After I completed my studies at TC, I immediately came back to Kosovo to bring back the knowledge and skills in my country. I started to work as an Education Consultant with a local NGO where I had the opportunity to conduct several research projects about the education sector in Kosovo, including analyzing the impact of teacher quality and in-school resources on Kosovar students’ performance in  PISA 2015, identifying some of the challenges in the management of the pre-university education in Kosovo, and understanding the challenges of the Vocational Education and Training (VET) system in Kosovo, with the purpose of supporting the Ministry of Education, schools, teachers, and other relevant stakeholders in their continuous effort to improve the quality of education delivery.  

Currently, I work as an advisor with the Youth, Employment, and Skills Project in Kosovo – a project commissioned by German Federal Ministry for Economic Cooperation and Development, which aims to enhance the employability of young people by improving the quality of VET and strengthening matching mechanisms between labor market supply and demand. In this role, I am able to design labor market measures that facilitate labor market integration for youth. As a strong advocate of social inclusion and equality, I focus my work mostly in the labor market integration for women and minorities.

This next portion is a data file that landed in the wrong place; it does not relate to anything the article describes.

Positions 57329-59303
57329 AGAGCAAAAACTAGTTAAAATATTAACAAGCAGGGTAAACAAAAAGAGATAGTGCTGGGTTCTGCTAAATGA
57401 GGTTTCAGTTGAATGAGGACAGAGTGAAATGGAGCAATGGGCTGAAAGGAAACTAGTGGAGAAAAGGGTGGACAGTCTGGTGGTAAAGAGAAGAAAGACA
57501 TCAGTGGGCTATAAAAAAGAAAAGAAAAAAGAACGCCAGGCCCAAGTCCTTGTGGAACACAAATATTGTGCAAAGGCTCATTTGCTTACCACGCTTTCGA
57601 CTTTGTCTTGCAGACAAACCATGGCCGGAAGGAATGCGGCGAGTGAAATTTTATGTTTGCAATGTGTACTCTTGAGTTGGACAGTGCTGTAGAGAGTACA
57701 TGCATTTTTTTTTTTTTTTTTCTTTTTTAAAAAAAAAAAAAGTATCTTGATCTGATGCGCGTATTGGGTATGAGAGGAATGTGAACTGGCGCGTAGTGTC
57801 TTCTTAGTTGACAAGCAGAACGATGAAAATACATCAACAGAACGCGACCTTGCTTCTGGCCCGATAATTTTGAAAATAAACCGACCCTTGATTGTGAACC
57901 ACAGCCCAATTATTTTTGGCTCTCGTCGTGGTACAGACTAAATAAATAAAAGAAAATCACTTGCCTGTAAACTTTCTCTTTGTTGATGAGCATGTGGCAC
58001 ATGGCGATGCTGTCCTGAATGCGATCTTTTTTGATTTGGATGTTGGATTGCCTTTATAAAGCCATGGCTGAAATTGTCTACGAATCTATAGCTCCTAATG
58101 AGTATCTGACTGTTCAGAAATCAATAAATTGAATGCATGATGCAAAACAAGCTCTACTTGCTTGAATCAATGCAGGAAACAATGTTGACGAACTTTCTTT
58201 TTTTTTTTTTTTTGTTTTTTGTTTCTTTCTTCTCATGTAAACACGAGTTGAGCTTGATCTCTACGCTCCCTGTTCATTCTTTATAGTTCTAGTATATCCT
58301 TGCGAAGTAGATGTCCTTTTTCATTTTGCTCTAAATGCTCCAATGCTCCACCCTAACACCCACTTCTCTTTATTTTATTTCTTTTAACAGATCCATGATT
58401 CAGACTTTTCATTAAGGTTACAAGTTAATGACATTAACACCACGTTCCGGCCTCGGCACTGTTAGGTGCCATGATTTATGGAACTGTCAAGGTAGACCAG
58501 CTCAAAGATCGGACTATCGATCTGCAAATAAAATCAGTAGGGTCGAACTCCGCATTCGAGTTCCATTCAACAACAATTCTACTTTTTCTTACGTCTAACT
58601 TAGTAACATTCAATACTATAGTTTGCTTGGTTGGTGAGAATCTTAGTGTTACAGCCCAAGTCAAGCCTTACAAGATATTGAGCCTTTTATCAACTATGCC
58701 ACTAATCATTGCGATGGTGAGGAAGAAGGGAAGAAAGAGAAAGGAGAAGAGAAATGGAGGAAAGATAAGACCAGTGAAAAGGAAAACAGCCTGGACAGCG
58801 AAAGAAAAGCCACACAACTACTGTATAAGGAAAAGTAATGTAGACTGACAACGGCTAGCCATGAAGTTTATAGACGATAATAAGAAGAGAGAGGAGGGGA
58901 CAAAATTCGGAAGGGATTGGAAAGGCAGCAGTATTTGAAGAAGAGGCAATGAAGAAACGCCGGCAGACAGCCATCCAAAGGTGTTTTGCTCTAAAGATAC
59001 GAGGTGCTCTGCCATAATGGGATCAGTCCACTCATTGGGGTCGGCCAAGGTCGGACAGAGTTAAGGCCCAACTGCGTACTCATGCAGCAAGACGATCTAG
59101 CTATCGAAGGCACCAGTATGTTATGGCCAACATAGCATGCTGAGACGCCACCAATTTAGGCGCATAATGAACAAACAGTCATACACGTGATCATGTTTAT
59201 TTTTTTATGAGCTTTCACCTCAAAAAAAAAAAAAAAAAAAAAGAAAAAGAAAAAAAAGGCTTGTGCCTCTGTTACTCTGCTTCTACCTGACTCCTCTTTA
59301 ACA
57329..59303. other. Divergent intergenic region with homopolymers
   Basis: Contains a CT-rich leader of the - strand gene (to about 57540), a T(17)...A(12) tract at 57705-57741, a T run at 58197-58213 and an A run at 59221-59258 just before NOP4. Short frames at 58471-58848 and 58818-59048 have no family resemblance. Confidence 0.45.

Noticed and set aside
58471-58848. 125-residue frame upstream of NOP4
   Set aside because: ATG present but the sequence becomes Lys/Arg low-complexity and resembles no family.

Economics and Education Program
Teachers College, Columbia University, Ph.D. 2020

Assistant Professor
McCombs School of Business
The University of Texas at Austin

I started working in economics of education topics when I was still an Engineering undergraduate student at Pontificia Universidad Catolica de Chile. Given the context of the Chilean education system and reforms that were happening at the time, I was very interested in studying the potential impact of different policies on outcomes such as school segregation and educational opportunities.

After working at the Poverty Action Lab (J-PAL) in Chile for a year, and completing my Masters in Social Policy in London, I decided to pursue a doctorate in Economics of Education. I was interested in a rigorous program that had a clear focus on education and social policy topics more broadly, so the PhD at Teachers College was a good fit.